Democrats could play into the White House’s hand if they plan to delay President Donald Trump’s pick to lead the Consumer Financial Protection Bureau, experts say.
The White House announced Saturday that the president intends to nominate Kathy Kraninger, who is currently an associate director of the Office of Management and Budget, where Mick Mulvaney is the director.
Mulvaney has doubled since late November as acting head of the CFPB, a position that can be filled on an acting basis for only 210 days, according to the federal vacancies act.
That clock was set to tick out on June 22. Under the vacancies law, once there’s a nominee, Mulvaney can stay as acting director indefinitely. If the pick is withdrawn, he gets a fresh 210 days before a new one must be named. That process can be repeated for a second nominee.
A look at the vacancies act reveals a provision that would allow an acting director to serve not just two 210-day stints, but three, if two successive nominees are rejected, withdrawn or returned to the president by the Senate. Nominations in the Senate are carried over between sessions only if they pass unanimous consent.
Democrats highlighted Kraninger’s lack of experience in the consumer protection field as they responded to the pick.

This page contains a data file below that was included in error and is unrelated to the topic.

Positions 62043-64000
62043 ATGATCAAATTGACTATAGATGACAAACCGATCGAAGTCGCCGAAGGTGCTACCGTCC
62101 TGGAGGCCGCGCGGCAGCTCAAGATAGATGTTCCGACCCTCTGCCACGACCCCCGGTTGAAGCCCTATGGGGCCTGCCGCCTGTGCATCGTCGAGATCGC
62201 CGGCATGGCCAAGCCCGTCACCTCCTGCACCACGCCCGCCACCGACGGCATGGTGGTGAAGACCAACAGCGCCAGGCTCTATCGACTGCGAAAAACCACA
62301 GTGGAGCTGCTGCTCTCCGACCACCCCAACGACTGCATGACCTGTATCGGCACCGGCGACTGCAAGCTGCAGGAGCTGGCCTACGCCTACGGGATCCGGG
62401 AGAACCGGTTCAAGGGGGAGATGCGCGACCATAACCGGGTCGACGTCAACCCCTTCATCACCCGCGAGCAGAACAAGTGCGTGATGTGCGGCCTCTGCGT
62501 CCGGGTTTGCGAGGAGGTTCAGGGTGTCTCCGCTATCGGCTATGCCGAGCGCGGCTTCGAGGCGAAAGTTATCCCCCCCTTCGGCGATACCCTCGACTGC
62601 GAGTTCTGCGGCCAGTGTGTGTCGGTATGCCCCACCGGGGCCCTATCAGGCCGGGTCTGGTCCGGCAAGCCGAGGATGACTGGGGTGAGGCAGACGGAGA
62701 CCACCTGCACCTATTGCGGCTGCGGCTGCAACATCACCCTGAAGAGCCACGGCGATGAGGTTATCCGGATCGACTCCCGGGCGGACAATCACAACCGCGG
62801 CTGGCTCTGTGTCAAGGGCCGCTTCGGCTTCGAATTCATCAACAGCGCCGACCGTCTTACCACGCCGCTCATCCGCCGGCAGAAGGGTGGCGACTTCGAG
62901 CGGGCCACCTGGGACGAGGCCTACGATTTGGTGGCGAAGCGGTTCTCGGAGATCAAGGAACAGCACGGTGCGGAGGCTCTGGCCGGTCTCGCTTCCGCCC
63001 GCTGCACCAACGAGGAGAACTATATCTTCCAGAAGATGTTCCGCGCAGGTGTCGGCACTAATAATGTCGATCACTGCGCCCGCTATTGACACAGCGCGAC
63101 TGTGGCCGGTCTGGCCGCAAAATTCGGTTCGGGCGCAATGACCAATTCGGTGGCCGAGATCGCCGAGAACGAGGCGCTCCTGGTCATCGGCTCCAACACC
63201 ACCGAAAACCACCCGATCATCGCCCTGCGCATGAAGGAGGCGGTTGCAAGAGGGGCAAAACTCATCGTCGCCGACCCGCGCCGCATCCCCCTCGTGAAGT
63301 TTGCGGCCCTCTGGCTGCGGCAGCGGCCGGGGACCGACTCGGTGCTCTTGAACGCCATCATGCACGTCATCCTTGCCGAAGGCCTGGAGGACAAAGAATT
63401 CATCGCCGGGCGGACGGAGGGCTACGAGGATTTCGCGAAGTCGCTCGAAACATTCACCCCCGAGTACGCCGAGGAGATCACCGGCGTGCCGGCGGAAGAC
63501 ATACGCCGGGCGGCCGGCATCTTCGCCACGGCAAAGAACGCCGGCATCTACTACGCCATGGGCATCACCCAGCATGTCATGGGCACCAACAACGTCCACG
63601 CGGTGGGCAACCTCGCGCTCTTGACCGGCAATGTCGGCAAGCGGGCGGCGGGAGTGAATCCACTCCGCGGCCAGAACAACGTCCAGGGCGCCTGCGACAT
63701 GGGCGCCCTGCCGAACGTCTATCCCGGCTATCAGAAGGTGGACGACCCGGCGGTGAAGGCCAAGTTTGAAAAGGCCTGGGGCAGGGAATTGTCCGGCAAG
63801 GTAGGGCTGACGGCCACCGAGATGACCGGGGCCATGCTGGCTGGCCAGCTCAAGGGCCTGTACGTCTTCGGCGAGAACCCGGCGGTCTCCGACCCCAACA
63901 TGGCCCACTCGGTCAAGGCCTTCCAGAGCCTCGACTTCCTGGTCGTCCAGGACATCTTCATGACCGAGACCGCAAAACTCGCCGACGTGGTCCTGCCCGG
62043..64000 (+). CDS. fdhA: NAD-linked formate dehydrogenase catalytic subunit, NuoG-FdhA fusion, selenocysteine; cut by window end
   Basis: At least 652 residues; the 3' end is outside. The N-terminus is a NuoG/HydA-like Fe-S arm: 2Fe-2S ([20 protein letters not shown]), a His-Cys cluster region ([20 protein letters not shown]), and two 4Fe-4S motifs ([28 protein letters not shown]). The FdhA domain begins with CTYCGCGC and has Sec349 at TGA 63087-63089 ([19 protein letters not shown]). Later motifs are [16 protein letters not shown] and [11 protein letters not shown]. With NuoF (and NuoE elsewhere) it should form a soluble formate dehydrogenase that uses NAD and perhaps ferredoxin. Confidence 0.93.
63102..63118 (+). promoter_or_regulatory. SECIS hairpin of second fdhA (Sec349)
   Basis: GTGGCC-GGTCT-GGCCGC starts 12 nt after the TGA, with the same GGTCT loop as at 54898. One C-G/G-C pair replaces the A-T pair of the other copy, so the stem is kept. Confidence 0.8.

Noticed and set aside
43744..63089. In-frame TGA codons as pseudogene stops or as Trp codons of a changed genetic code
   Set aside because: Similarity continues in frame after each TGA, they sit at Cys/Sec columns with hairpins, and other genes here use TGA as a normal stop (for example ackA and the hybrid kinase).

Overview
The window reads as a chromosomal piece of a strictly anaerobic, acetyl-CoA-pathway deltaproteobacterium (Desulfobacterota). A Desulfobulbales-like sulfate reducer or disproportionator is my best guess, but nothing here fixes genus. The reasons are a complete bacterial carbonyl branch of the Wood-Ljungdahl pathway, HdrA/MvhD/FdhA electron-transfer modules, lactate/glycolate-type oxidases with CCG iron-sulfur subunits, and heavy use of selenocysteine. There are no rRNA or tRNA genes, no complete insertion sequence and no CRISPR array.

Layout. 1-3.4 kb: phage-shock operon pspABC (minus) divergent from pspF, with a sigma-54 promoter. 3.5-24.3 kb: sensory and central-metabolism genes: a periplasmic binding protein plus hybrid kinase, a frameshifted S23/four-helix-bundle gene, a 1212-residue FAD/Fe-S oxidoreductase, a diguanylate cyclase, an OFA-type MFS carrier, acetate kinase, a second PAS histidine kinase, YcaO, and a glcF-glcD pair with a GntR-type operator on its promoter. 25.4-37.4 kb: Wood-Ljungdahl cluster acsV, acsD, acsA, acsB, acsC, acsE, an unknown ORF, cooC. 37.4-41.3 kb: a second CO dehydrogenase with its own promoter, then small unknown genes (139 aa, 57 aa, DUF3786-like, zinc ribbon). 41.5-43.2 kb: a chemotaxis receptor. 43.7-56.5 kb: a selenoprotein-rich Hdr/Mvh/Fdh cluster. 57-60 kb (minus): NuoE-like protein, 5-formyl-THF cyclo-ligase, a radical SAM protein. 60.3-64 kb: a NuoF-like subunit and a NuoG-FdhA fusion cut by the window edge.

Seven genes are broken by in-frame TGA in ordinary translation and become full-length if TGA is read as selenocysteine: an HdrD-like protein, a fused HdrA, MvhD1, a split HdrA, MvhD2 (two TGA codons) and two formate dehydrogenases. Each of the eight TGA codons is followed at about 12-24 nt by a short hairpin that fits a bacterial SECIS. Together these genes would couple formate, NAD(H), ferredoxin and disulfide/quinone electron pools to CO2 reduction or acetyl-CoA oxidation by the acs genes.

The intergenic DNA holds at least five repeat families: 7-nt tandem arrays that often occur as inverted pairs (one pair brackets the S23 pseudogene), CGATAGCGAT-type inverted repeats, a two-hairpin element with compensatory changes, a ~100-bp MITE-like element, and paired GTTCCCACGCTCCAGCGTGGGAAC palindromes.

“Working families need a CFPB Director who will fight for them,” Senate Banking Committee ranking member Sherrod Brown said in a statement Monday. “For months I have called for a CFPB Director with a track record of holding Wall Street and payday lenders accountable. The White House should pick an experienced, serious, independent leader.”
Senate Banking has jurisdiction over the nomination.
House Minority Leader Nancy Pelosi said Kraninger’s “apparent lack of experience in consumer finance raises serious questions about her ability to lead the agency.”
But CFPB watchers see the pick as a strategic move.
“I think there’s a strategy here that is steeped in the lore of federal appointments,” said Morrison & Foerster attorney Oliver Ireland.
“It’s a little unusual to see a new name come in at this stage of the game,” Ireland said of the little-known Kraninger. “It could be that this is a play to keep Mulvaney in there longer.”
Ed Groshans, managing director for the financial securities group at Height Capital Markets, sees Kraninger’s nomination as practically an announcement that Mulvaney could be at the bureau not just through the end of this year, but through the end of 2019.
The nomination of the unknown Kraninger appears to be a ploy, he said. After all, names like J. Mark McWatters, chairman of the National Credit Union Administration, and Republican Rep. Darrell Issa of California had been floated for the high-profile CFPB post.
“I’m just going to say this is rather beautiful,” Groshans said, stressing his comment is a political judgment rather than a policy one.
Mulvaney has had his 210 days at the CFPB, and presuming that Democrats continue to slow-walk all nominations, it could be 120 days before Kraninger comes up for a vote, he surmised. Kraninger could be rejected or she could withdraw, starting a new 210-day clock for Mulvaney.
“Now I’m at 540 [days]. Add another 120 on there, I’m at 660,” he said of the prospect for a second nominee. “That’s almost two full years of Mulvaney.”